Jim McCullough's Mountaintop Motel has several uncontrollable factors working to its detriment. First, this sleeper was woefully out-of-date by the trends of the very year of its inception. Michael had already stalked Haddonfield, Jason had been revealed as a sac-headed momma's boy, Canada's greatest export next to hockey was the slasher, and Freddy was preparing to exact revenge upon Elm Street's children. No wonder the film sat until New World Pictures picked it up for video distribution in 1986. These three years only widened the gap to the already extremely outmoded Mountaintop. Then New World affixed the word "Massacre" to the title which only alienated viewers expecting more slasher fare.
In truth, McCullough orchestrates a spooky yarn with a constant lingering score and catastrophic cinematography more at home with the hokum of the early '70s than its native hack n' slash decade. The acting varies and special attention must be paid to the first-and-only time performance of Major Brock. Brock plays Crewshaw, an old grizzled black handyman stopping in for the night. His character is immediately likeable and genuine to the point that when he describes what he does for a living, you have no choice but to believe his word as the honest truth. If one wanted to, Crewshaw could be described as a magical negro, but that seems crude. He has the most common sense and foresight of anyone in the situation; however, he's the only one you root for the survival of. The white protagonist, a slimeball posing as a record company exec trying to get into an aspiring female duet's pants, is attempted (and failed) to be made into the hero of the picture. Brock's also given all the funny quips, "Stay here and get my ass killed by some crazy old white woman?!"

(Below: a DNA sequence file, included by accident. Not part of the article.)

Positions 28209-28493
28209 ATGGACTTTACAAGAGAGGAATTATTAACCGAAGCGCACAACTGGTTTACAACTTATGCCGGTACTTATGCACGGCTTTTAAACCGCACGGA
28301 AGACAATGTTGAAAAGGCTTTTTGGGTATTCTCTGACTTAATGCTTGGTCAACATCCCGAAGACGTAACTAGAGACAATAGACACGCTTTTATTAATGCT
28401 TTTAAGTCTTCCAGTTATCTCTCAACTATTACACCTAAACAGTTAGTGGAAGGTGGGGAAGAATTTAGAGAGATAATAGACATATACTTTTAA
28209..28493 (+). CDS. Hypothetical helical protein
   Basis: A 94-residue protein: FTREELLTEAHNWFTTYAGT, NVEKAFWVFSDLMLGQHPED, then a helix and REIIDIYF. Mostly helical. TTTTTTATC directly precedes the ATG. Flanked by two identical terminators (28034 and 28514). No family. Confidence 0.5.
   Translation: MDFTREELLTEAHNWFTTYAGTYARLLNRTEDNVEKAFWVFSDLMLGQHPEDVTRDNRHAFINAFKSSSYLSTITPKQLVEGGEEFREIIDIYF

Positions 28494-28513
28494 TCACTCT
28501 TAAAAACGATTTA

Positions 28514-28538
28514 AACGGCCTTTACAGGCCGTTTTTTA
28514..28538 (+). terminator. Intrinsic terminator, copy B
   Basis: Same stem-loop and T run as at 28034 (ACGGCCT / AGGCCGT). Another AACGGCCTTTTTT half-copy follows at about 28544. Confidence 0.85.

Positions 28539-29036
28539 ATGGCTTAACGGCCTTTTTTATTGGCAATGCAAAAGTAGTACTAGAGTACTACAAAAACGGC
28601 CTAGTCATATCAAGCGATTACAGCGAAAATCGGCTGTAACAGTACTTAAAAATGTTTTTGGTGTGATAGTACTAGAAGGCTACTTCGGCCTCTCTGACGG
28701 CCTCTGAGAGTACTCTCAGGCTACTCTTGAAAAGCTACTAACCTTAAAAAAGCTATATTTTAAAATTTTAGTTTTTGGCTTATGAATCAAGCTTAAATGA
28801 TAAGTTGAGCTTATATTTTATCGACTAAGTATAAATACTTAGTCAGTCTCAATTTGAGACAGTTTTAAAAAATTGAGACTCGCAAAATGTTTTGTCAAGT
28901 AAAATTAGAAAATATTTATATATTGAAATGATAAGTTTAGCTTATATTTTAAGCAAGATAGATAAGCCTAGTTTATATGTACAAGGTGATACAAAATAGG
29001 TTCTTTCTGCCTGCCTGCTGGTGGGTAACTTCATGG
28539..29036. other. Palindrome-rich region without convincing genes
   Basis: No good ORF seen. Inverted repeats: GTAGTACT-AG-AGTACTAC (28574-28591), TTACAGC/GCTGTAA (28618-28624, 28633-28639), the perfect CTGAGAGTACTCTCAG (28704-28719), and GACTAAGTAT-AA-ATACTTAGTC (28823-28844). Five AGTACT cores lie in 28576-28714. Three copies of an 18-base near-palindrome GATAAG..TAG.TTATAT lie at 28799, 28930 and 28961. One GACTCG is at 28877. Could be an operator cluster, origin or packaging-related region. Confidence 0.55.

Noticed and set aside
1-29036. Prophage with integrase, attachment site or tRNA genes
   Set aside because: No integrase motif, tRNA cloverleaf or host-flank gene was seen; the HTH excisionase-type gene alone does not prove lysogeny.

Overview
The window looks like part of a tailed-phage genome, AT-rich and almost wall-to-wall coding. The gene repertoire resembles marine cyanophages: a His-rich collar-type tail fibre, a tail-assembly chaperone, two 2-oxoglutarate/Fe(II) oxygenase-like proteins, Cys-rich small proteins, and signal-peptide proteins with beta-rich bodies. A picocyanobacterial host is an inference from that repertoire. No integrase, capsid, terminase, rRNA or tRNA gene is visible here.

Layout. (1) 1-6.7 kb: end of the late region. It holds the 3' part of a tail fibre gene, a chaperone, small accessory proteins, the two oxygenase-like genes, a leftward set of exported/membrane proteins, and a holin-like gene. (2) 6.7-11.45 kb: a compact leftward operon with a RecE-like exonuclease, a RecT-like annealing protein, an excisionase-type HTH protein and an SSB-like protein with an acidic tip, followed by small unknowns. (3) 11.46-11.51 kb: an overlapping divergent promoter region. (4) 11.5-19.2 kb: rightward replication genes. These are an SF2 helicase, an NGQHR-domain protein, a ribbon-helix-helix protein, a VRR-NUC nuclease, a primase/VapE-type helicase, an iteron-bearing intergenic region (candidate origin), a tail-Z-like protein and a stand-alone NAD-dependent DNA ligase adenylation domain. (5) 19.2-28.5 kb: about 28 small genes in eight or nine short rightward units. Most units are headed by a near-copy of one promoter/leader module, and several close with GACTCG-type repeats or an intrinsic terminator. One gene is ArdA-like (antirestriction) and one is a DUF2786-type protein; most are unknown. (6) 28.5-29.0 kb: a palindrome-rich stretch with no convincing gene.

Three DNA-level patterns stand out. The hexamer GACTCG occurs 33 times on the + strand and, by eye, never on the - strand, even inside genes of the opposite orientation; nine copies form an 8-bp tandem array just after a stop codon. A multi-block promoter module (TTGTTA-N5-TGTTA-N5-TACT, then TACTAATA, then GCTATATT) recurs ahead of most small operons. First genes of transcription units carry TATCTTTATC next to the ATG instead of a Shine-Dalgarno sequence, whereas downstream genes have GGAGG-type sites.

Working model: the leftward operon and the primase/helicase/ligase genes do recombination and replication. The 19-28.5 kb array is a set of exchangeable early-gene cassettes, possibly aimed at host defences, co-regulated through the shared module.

I'm not going to say Mountaintop Motel is for everyone as it took two viewing attempts aborted by sleep to finally get through it. You need to be in the right mindset, but I'm unsure what mindset that would be. Certainly not the one I imagine many that cast the film off to the trash heap watched it under. If this one happens to end up in your VCR one night, you could do much worse (try pairing it up with Bob Clark's Children Shouldn't Play with Dead Things) ...